33:1-16 Jacob, having by prayer committed his case to God, went on his way. Come what will, nothing can come amiss to him whose heart is fixed, trusting in God. Jacob bowed to Esau. A humble, submissive behaviour goes far towards turning away wrath. Esau embraced Jacob. God has the hearts of all men in his hands, and can turn them when and how he pleases. It is not in vain to trust in God, and to call upon him in the day of trouble. And when a man's ways please the Lord he maketh even his enemies to be at peace with him. Esau receives Jacob as a brother, and much tenderness passes between them. Esau asks, Who are those with thee? To this common question, Jacob spoke like himself, like a man whose eyes are ever directed towards the Lord. Jacob urged Esau, though his fear was over, and he took his present. It is well when men's religion makes them generous, free-hearted, and open-handed. But Jacob declined Esau's offer to accompany him. It is not desirable to be too intimate with superior ungodly relations, who will expect us to join in their vanities, or at least to wink at them, though they blame, and perhaps mock at, our religion. Such will either be a snare to us, or offended with us. We shall venture the loss of all things, rather than endanger our souls, if we know their value; rather than renounce Christ, if we truly love him. And let Jacob's care and tender attention to his family and flocks remind us of the good Shepherd of our souls, who gathers the lambs with his arm, and carries them in his bosom, and gently leads those that are with young, Isa 40:11. As parents, teachers or pastors, we should all follow his example.Jacob, upon seeing Esau approach with his four hundred men, advances with circumspection and lowly obeisance. He divided his family, arranged them according to their preciousness in his eyes, and walks himself in front. In drawing near, he bows seven times, in token of complete submission to his older brother. Esau, the wild hunter, is completely softened, and manifests the warmest affection, which is reciprocated by Jacob. The puncta extraordinaria over וישׁקהוּ vayı̂shēqēhû, "and kissed him," seemingly intimating a doubt of the reading or of the sincerity of Esau, are wholly unwarranted. Esau then observes the women and children, and inquires who they are. Jacob replies that God had granted, graciously bestowed on him, these children. They approach in succession, and do obeisance. Esau now inquires of the caravan or horde he had already met. He had heard the announcement of the servants; but he awaited the confirmation of the master. "To find grace in the eyes of my lord." Jacob values highly the good-will of his brother. The acceptance of this present is the security for that good-will, and for all the safety and protection which it involved. Esau at first declines the gift, but on being urged by Jacob accepts it, and thereby relieves Jacob of all his anxiety. His brother is now his friend indeed. "Therefore, have I seen thy face," that I might give thee this token of my affection. "As if I had seen the face of God." The unexpected kindness with which his brother had received him was a type and proof of the kindness of the All-provident, by whom it had been added to all his other mercies. My blessing; my gift which embodies my good wishes. I have all; not only enough, but all that I can wish.3. he bowed himself … seven times—The manner of doing this is by looking towards a superior and bowing with the upper part of the body brought parallel to the ground, then advancing a few steps and bowing again, and repeating his obeisance till, at the seventh time, the suppliant stands in the immediate presence of his superior. The members of his family did the same. This was a token of profound respect, and, though very marked, it would appear natural; for Esau being the elder brother, was, according to the custom of the East, entitled to respectful treatment from his younger brother. His attendants would be struck by it, and according to Eastern habits, would magnify it in the hearing of their master. He passed over before them, exposing himself to the first and greatest hazard for the security of his wives and children.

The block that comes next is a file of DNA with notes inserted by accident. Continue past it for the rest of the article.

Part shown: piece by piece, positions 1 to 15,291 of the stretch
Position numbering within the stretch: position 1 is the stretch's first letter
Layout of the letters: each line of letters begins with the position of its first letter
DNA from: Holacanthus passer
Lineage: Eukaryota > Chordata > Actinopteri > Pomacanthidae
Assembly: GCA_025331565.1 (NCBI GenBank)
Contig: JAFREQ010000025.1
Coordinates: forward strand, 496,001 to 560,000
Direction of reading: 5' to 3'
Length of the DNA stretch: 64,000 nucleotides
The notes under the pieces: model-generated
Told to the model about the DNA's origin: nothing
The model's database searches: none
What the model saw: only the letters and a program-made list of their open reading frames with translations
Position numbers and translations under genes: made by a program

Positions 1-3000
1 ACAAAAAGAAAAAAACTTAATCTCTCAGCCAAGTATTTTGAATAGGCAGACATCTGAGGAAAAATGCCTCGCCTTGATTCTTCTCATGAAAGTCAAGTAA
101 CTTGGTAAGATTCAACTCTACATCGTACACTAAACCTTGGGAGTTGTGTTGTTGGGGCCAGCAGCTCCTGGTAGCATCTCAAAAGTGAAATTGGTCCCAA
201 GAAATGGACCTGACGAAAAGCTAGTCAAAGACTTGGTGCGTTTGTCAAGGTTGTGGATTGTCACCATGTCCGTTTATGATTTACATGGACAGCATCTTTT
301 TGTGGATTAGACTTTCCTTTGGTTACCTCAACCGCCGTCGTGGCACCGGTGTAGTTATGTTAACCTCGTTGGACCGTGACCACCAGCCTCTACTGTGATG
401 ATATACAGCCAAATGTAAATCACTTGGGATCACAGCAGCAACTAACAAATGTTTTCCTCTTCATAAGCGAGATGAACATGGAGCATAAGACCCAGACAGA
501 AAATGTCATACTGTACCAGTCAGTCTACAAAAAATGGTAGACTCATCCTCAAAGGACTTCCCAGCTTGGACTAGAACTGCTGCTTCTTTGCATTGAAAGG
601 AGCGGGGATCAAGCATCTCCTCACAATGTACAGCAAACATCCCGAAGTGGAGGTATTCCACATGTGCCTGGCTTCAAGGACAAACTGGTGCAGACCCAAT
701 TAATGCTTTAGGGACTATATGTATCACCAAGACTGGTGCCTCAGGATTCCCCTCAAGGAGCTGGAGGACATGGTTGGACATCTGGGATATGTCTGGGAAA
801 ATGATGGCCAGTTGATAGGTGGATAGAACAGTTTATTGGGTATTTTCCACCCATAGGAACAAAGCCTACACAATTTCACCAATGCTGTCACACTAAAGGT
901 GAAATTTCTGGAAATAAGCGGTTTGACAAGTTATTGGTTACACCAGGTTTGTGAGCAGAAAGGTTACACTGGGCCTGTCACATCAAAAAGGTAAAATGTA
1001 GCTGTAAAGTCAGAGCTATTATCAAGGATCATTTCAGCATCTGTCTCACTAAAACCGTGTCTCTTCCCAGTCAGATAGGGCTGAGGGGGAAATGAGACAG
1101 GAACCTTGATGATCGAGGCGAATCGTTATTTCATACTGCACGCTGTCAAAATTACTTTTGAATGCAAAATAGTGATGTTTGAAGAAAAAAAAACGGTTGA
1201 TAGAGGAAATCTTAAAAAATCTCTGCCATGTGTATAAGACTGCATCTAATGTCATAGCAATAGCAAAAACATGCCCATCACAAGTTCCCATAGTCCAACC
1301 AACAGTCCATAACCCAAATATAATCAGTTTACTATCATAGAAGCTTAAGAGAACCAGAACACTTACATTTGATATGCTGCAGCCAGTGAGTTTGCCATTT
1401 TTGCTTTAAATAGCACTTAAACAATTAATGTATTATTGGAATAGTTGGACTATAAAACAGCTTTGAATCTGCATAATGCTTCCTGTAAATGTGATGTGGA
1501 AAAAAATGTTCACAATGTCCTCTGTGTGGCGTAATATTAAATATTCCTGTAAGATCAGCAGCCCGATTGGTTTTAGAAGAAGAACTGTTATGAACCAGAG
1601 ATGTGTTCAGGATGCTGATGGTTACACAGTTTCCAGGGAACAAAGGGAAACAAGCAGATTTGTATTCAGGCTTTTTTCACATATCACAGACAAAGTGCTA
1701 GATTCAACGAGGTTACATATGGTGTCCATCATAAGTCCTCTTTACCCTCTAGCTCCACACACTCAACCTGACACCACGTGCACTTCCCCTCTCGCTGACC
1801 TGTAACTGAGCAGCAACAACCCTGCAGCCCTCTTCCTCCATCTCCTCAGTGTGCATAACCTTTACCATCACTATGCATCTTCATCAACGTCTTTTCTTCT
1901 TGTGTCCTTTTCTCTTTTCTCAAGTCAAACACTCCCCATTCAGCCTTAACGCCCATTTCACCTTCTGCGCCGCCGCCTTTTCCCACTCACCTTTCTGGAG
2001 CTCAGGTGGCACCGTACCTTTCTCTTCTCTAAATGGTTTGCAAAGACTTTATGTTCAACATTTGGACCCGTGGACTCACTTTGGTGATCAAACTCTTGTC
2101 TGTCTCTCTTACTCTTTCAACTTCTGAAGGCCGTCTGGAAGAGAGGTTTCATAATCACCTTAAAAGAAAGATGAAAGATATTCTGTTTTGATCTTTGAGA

And he passed over before them,.... At the head of them, as the master of the family, exposing himself to the greatest danger for them, and in order to protect and defend them in the best manner he could, or to endeavour to soften the mind of his brother by an address, should there be any occasion for it: